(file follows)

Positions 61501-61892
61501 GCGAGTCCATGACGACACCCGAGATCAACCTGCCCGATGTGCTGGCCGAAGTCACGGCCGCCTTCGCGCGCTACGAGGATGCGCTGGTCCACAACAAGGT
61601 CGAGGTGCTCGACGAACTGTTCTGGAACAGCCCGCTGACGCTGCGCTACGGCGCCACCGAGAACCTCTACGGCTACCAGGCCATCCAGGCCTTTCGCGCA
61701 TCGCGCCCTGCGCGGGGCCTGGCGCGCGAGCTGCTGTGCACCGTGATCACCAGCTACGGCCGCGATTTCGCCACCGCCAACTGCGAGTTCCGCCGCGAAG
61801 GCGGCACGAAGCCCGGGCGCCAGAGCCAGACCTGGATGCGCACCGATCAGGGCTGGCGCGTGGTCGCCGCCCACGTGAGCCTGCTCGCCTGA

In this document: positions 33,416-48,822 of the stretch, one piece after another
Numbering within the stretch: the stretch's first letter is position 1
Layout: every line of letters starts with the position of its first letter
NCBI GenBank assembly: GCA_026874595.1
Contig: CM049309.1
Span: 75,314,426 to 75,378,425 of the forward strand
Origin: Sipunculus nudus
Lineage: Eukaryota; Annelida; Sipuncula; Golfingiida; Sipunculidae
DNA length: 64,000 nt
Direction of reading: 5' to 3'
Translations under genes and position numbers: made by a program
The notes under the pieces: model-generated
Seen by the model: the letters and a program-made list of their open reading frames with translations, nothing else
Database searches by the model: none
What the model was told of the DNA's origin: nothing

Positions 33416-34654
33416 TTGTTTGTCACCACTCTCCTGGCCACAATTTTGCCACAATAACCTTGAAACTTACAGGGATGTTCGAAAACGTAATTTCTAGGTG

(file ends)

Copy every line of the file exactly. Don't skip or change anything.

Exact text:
Positions 61501-61892
61501 GCGAGTCCATGACGACACCCGAGATCAACCTGCCCGATGTGCTGGCCGAAGTCACGGCCGCCTTCGCGCGCTACGAGGATGCGCTGGTCCACAACAAGGT
61601 CGAGGTGCTCGACGAACTGTTCTGGAACAGCCCGCTGACGCTGCGCTACGGCGCCACCGAGAACCTCTACGGCTACCAGGCCATCCAGGCCTTTCGCGCA
61701 TCGCGCCCTGCGCGGGGCCTGGCGCGCGAGCTGCTGTGCACCGTGATCACCAGCTACGGCCGCGATTTCGCCACCGCCAACTGCGAGTTCCGCCGCGAAG
61801 GCGGCACGAAGCCCGGGCGCCAGAGCCAGACCTGGATGCGCACCGATCAGGGCTGGCGCGTGGTCGCCGCCCACGTGAGCCTGCTCGCCTGA

In this document: positions 33,416-48,822 of the stretch, one piece after another
Numbering within the stretch: the stretch's first letter is position 1
Layout: every line of letters starts with the position of its first letter
NCBI GenBank assembly: GCA_026874595.1
Contig: CM049309.1
Span: 75,314,426 to 75,378,425 of the forward strand
Origin: Sipunculus nudus
Lineage: Eukaryota; Annelida; Sipuncula; Golfingiida; Sipunculidae
DNA length: 64,000 nt
Direction of reading: 5' to 3'
Translations under genes and position numbers: made by a program
The notes under the pieces: model-generated
Seen by the model: the letters and a program-made list of their open reading frames with translations, nothing else
Database searches by the model: none
What the model was told of the DNA's origin: nothing

Positions 33416-34654
33416 TTGTTTGTCACCACTCTCCTGGCCACAATTTTGCCACAATAACCTTGAAACTTACAGGGATGTTCGAAAACGTAATTTCTAGGTG